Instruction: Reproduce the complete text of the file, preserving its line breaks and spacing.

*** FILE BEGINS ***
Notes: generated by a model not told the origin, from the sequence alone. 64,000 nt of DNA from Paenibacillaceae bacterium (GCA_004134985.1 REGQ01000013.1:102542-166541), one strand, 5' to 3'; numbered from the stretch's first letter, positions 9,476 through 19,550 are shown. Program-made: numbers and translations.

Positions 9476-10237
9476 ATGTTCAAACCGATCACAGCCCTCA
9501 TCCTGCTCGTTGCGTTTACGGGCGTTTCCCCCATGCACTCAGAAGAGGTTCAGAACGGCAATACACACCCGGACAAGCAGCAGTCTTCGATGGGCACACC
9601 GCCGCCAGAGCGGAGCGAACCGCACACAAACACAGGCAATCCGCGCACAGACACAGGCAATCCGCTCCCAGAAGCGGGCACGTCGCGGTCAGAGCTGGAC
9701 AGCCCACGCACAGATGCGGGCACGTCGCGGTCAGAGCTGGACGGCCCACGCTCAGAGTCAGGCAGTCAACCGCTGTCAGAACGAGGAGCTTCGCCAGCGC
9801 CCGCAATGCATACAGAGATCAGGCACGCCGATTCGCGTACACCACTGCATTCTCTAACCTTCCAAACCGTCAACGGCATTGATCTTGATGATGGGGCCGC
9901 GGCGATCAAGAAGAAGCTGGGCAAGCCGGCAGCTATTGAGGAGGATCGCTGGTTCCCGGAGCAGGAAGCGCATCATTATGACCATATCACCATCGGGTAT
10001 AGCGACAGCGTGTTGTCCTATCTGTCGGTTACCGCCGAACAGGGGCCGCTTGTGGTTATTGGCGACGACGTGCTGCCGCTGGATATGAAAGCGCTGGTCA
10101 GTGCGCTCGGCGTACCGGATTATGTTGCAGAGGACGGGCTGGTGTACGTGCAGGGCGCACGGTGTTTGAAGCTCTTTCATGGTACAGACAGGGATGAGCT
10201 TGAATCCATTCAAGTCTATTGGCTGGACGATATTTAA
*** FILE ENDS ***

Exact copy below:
Notes: generated by a model not told the origin, from the sequence alone. 64,000 nt of DNA from Paenibacillaceae bacterium (GCA_004134985.1 REGQ01000013.1:102542-166541), one strand, 5' to 3'; numbered from the stretch's first letter, positions 9,476 through 19,550 are shown. Program-made: numbers and translations.

Positions 9476-10237
9476 ATGTTCAAACCGATCACAGCCCTCA
9501 TCCTGCTCGTTGCGTTTACGGGCGTTTCCCCCATGCACTCAGAAGAGGTTCAGAACGGCAATACACACCCGGACAAGCAGCAGTCTTCGATGGGCACACC
9601 GCCGCCAGAGCGGAGCGAACCGCACACAAACACAGGCAATCCGCGCACAGACACAGGCAATCCGCTCCCAGAAGCGGGCACGTCGCGGTCAGAGCTGGAC
9701 AGCCCACGCACAGATGCGGGCACGTCGCGGTCAGAGCTGGACGGCCCACGCTCAGAGTCAGGCAGTCAACCGCTGTCAGAACGAGGAGCTTCGCCAGCGC
9801 CCGCAATGCATACAGAGATCAGGCACGCCGATTCGCGTACACCACTGCATTCTCTAACCTTCCAAACCGTCAACGGCATTGATCTTGATGATGGGGCCGC
9901 GGCGATCAAGAAGAAGCTGGGCAAGCCGGCAGCTATTGAGGAGGATCGCTGGTTCCCGGAGCAGGAAGCGCATCATTATGACCATATCACCATCGGGTAT
10001 AGCGACAGCGTGTTGTCCTATCTGTCGGTTACCGCCGAACAGGGGCCGCTTGTGGTTATTGGCGACGACGTGCTGCCGCTGGATATGAAAGCGCTGGTCA
10101 GTGCGCTCGGCGTACCGGATTATGTTGCAGAGGACGGGCTGGTGTACGTGCAGGGCGCACGGTGTTTGAAGCTCTTTCATGGTACAGACAGGGATGAGCT
10201 TGAATCCATTCAAGTCTATTGGCTGGACGATATTTAA